2. National math test scores continue to be disappointing. This poor trend persists in spite of new texts, standardized tests with attached implied threats, or laptops in the class. At some point, maybe we should admit that math, as it is taught currently and in the recent past, seems irrelevant to a large percentage of grade school kids.

    Why blame a sixth grade student or teacher trapped by meaningless lessons? Teachers are frustrated. Students check out.

    The missing element is reality. Instead of insisting that students learn another sixteen formulae, we need to involve them in tangible life projects. And the task must be interesting.

    If we really want kids to learn math and to have the lessons be valuable, we need to change the mode of teaching. Our kids can master the math that most adults need. We can’t continue to have class rooms full of math drudges. Instead, we need to change our teaching tactics with real life projects.

    Alan Cook

    • Richard Innes says:

      Alan, it really isn’t quite that easy.

      I agree that teachers need to do a good job of motivating students and explaining why math is important to them. That is true regardless of whether the approach in actual instruction is classical or more Progressive Education oriented like those you suggest.

      However, we’ve been hearing ideas such as those you express for years in Kentucky ever since the passage of the Kentucky Education Reform Act of 1990. It hasn’t worked. The fact is that after trying your approaches, or at least attempting to try them, Kentucky’s NAEP math performance remains very close to the bottom in the nation if you do a proper analysis and analyze the scores by race, as NAEP reports suggest is necessary to overcome something called Simpson’s Paradox.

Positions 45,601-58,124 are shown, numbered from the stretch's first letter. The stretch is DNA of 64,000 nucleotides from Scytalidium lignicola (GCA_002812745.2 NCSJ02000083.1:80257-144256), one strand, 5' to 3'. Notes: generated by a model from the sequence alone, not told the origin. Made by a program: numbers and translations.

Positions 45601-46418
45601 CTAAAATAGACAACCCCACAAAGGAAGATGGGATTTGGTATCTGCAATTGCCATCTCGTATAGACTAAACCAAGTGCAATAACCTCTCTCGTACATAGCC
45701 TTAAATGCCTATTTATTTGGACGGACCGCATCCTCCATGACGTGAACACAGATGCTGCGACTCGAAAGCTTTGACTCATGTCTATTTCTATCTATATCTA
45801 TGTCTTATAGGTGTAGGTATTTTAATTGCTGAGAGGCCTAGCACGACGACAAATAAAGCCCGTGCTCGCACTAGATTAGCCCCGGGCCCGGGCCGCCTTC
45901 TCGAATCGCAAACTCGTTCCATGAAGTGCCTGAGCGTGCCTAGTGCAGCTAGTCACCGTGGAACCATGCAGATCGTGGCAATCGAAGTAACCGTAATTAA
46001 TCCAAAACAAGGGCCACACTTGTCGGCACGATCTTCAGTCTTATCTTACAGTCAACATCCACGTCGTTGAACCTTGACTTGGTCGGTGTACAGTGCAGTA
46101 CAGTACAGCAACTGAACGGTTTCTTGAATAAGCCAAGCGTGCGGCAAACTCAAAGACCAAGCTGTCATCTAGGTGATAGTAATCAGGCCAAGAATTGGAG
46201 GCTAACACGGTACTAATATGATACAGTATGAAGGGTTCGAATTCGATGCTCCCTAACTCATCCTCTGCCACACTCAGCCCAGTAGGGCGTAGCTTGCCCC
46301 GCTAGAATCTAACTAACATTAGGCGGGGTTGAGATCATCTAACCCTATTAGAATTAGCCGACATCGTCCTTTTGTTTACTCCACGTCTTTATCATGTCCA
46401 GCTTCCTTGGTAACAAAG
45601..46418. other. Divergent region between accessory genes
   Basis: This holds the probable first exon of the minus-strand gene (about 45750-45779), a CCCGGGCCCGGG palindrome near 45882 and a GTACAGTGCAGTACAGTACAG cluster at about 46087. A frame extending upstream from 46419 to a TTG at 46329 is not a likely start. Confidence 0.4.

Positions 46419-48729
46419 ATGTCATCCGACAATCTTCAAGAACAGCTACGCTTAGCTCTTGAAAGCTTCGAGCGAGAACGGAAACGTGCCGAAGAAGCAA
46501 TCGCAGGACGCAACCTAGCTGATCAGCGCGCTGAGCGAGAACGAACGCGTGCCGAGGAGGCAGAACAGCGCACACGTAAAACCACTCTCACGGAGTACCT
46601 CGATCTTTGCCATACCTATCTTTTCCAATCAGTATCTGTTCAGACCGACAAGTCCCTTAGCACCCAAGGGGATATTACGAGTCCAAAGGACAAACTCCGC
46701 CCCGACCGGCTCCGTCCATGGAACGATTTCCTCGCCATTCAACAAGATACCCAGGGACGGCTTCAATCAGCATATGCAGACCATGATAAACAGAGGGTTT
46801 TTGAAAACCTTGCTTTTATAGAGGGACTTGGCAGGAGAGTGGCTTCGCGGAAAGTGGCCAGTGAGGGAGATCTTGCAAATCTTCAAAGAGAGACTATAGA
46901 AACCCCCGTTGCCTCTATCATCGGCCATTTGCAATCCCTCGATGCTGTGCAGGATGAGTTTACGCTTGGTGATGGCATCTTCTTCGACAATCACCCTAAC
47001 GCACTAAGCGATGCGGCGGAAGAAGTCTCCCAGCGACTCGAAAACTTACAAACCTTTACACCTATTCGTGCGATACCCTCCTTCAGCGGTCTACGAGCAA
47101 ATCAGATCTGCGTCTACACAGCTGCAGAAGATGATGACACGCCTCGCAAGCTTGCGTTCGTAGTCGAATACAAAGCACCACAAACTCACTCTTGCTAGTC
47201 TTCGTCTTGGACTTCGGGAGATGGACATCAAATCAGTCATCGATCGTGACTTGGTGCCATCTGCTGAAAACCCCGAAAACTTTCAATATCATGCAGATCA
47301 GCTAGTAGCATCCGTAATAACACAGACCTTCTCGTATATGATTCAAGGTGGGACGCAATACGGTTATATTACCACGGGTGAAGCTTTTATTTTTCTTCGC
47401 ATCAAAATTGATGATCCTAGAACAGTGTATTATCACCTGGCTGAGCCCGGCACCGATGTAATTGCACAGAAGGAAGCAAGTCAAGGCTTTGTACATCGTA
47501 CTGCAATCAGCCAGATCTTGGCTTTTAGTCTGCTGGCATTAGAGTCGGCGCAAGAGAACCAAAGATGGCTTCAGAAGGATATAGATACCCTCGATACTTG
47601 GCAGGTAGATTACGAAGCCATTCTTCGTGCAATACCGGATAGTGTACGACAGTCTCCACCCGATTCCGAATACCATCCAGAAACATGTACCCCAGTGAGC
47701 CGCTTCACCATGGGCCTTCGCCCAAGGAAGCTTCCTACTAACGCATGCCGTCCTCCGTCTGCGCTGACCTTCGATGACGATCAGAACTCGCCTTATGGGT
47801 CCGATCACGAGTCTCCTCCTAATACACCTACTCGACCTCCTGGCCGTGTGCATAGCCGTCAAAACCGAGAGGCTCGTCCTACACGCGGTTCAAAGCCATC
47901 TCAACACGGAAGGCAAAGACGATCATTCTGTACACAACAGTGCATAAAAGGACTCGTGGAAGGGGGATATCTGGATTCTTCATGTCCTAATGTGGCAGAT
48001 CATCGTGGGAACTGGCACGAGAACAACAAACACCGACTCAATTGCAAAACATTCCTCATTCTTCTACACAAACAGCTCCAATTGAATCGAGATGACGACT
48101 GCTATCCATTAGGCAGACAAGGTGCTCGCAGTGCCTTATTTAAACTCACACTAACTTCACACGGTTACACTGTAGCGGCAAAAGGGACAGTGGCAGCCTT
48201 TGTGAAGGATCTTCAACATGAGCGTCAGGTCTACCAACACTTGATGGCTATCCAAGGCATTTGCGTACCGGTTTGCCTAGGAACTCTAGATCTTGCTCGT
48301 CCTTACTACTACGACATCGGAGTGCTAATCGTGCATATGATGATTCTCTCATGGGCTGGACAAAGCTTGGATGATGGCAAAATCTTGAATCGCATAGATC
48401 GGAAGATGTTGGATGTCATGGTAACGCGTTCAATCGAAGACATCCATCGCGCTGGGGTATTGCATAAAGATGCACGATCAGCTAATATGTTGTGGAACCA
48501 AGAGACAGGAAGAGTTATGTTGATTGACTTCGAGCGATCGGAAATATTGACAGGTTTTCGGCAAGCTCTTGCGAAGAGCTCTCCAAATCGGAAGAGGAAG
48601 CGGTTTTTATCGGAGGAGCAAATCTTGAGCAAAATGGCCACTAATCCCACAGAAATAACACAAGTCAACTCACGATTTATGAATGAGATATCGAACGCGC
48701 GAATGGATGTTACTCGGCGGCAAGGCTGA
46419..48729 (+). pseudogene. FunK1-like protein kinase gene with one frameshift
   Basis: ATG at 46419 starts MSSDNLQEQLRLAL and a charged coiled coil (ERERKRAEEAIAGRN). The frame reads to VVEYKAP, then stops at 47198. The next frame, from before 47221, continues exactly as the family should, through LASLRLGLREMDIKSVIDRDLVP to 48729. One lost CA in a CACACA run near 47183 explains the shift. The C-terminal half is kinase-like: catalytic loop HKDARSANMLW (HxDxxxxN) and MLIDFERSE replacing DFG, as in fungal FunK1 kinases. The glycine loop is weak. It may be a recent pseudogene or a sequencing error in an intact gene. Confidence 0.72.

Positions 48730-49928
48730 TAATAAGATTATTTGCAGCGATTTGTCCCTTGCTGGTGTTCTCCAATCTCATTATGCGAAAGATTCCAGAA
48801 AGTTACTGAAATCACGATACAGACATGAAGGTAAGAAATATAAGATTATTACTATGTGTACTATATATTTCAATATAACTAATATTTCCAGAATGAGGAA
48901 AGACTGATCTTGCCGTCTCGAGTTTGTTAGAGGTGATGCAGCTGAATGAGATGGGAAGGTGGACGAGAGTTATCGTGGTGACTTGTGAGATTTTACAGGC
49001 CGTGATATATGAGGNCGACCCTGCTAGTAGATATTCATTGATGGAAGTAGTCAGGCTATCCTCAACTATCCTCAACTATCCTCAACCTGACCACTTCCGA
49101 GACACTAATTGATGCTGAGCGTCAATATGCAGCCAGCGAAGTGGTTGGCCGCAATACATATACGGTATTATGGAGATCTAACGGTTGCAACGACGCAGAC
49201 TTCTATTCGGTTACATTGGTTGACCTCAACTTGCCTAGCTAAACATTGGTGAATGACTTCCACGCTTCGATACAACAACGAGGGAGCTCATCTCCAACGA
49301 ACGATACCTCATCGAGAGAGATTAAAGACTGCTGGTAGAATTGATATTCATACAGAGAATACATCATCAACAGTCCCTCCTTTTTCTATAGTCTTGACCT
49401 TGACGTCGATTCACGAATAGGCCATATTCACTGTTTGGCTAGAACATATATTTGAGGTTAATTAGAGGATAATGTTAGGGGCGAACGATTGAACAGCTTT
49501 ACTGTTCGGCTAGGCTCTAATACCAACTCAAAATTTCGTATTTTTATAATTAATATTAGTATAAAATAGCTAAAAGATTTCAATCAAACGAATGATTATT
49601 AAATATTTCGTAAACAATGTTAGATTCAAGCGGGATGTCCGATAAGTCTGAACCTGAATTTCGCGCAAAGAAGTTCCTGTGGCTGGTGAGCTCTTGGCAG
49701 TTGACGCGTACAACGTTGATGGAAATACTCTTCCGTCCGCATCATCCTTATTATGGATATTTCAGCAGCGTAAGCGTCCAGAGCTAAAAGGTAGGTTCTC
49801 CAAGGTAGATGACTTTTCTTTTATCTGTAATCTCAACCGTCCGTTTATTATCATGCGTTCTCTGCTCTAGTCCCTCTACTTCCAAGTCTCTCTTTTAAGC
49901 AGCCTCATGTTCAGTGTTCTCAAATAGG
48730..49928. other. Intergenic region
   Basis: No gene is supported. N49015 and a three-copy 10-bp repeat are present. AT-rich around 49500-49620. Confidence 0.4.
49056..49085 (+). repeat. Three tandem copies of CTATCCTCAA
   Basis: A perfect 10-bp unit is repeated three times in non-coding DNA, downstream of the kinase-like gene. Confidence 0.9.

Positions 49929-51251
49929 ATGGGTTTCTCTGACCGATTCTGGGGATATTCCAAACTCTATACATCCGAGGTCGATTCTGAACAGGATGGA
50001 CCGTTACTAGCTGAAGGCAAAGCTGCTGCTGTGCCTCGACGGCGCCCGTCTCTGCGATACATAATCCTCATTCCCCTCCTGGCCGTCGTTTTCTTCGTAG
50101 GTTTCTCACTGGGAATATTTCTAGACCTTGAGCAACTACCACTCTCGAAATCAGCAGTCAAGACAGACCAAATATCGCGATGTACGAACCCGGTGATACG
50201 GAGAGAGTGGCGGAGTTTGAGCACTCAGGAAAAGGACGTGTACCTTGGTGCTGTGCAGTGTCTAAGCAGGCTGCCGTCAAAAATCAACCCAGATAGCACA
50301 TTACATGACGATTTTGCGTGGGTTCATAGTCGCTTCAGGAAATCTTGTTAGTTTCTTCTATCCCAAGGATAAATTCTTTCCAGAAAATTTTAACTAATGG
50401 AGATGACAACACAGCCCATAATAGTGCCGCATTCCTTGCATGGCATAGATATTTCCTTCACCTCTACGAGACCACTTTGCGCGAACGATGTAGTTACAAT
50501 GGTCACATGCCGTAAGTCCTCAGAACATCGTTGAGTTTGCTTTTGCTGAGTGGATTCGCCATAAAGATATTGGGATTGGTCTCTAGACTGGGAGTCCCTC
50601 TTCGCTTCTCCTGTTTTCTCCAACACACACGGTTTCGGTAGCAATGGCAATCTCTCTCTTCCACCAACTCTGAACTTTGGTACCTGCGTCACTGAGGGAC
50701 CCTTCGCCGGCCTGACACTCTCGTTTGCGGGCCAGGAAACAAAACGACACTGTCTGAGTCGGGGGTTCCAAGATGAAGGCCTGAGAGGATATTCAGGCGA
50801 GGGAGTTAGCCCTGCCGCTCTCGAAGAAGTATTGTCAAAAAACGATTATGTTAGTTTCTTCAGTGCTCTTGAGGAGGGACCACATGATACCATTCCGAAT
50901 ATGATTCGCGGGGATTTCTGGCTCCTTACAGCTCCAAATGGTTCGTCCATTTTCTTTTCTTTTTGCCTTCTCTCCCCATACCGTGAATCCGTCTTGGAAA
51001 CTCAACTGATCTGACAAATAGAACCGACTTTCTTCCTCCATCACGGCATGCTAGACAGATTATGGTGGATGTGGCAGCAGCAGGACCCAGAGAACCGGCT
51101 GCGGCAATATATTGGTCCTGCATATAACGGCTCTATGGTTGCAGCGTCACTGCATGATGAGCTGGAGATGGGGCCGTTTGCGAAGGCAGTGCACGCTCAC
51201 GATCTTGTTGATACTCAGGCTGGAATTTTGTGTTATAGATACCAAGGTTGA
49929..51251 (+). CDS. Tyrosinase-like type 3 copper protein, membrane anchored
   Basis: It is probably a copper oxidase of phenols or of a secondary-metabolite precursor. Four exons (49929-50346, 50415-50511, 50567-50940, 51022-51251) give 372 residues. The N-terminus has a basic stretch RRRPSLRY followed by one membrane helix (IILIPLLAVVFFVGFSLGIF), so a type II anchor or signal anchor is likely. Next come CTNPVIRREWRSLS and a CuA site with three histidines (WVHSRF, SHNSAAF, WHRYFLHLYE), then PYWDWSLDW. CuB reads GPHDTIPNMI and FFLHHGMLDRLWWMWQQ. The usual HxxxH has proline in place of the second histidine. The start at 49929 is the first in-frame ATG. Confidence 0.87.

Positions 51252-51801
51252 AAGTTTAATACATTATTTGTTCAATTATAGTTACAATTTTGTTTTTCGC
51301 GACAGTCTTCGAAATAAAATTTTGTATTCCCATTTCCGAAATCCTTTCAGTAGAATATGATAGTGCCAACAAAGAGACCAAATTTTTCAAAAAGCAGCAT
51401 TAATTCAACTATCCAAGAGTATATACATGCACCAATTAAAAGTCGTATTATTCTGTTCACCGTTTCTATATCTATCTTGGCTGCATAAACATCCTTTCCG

You also make me a bit nervous with your summary dismissal of students learning formulas. Properly instructed so they are understood, formulas are an important part of math and should not be ignored.

  3. Thank you Sir for your excellent reporting. Common Core and its tests are a complete corporate scam. I’m from Washington state and have been studying the economy and common core and testing since 2008… It seems to me that just like corporations with the help of government leaders have taken over health care, energy, technology, food, banking… now they want our schools. We are far from freedom and common sense. My husband and I wrote this book. We both are teachers and he worked as an educational researcher at the University of Washington. We are being scammed every day to Sunday by ed-reform.


  1. […] students for college and for careers in STEM (Science, Technology, Engineering, and Math). Instead, we see a drop in college readiness as visible on ACT and SAT, and that Smarter-Balanced college-readiness is a meaningless measure. […]